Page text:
Roz Savage rows across the Pacific
Roz Savage is en route to becoming the first woman to row solo across the Pacific Ocean.She left Hawaii on May 25th and has rowed 400 km towards the tiny island of Tuvalu, still some 3,700 km away.This is the second leg of her three-part, 13,000 km journey that began in the USA and will end in Australia.
Last year, also on May 25th, Roz rowed away from San Francisco.In 100 days she travelled 4,811 km and reached Honolulu, making her the first woman to row from California to Hawaii solo.And next year she plans to complete the final leg from Tuvalu to Australia.
Roz has not always been this adventurous.The daughter of Methodist ministers, she studied law at Oxford University and spent over a decade working as a management consultant.Then one day she wrote two potential versions of her obituary and decided that she wasn’t on track for the one she wanted.
Her induction to ocean rowing came the same year as ours, 2005, when she rowed solo from the Canary Islands to the Caribbean.We followed her journey (after completing our own) and marvelled her perseverance in spite of countless challenges (all her oars broke, as did her camping stove, stereo, cockpit navigation instruments and satellite phone).They were bone-weary days and psychologically exhausting, but there was a compelling side to the experience Roz wished to repeat.
Not only has she become an accomplished ocean rower, but Roz is a champion for protecting our oceans and an ambassador for BLUE, an active community contributing to a healthy planet. Roz has also launched an eco-challenge called Pull Together that promotes walking and cycling over driving, and encourages people to pledge to walk 10,000 steps a day – the same number of oar strokes she takes.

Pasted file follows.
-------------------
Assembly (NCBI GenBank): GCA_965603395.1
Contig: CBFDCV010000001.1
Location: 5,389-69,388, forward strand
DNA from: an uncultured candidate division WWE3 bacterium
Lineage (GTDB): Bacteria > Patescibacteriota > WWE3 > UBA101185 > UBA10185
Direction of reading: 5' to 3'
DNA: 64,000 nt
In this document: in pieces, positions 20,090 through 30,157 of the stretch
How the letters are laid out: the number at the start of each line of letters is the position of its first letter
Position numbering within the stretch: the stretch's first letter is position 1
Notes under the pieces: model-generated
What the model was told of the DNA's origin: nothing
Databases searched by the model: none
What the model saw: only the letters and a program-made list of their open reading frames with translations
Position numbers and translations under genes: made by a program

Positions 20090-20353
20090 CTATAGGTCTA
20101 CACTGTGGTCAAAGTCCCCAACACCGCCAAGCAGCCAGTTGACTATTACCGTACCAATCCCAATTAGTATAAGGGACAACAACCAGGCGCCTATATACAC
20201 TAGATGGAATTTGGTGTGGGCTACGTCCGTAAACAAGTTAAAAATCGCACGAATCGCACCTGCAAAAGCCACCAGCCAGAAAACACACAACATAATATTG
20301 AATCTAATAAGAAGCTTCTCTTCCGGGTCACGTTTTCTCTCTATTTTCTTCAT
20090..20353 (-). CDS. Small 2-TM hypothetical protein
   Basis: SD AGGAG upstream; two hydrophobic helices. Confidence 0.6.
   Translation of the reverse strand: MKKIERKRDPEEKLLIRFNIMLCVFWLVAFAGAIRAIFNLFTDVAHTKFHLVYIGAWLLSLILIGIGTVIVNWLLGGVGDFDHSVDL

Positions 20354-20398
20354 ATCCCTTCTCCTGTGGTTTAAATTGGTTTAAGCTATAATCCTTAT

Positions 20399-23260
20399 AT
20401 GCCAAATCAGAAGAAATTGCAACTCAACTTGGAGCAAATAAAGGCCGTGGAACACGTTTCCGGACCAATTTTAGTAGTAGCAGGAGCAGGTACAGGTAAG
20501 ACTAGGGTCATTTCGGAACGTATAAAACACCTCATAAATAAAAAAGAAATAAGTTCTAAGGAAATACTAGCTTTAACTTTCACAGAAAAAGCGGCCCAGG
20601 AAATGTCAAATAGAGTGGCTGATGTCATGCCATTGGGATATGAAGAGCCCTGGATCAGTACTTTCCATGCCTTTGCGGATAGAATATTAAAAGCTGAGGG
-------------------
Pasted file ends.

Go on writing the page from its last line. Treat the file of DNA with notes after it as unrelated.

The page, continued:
Roz’s blog post from today (she blogs every day and tweets four times daily) is a comical one.During the night two boobies paid her a visit and stayed for a sleepover.In the morning she found them “perched on the fore cabin and looking at me guiltily, like two naughty teenagers caught smoking behind the bike sheds”. They had used her boat as a latrine and “had made a hell of a mess”.
“Why, with a whole ocean to do it in, did they have to liberally dollop their droppings all over my cabins?” she muses.
Roz reports that her progress is still slow; she rowed 10.5 hours today and covered 20 nautical miles.But the sky is streaked with high wispy cirrus clouds, which she hopes is a sign of coming trade winds.
You can follow Roz’s progress easily.She blogs every day, tweets even more often, and regularly posts videos and photos. Find out more on her website at: http://www.rozsavage.com/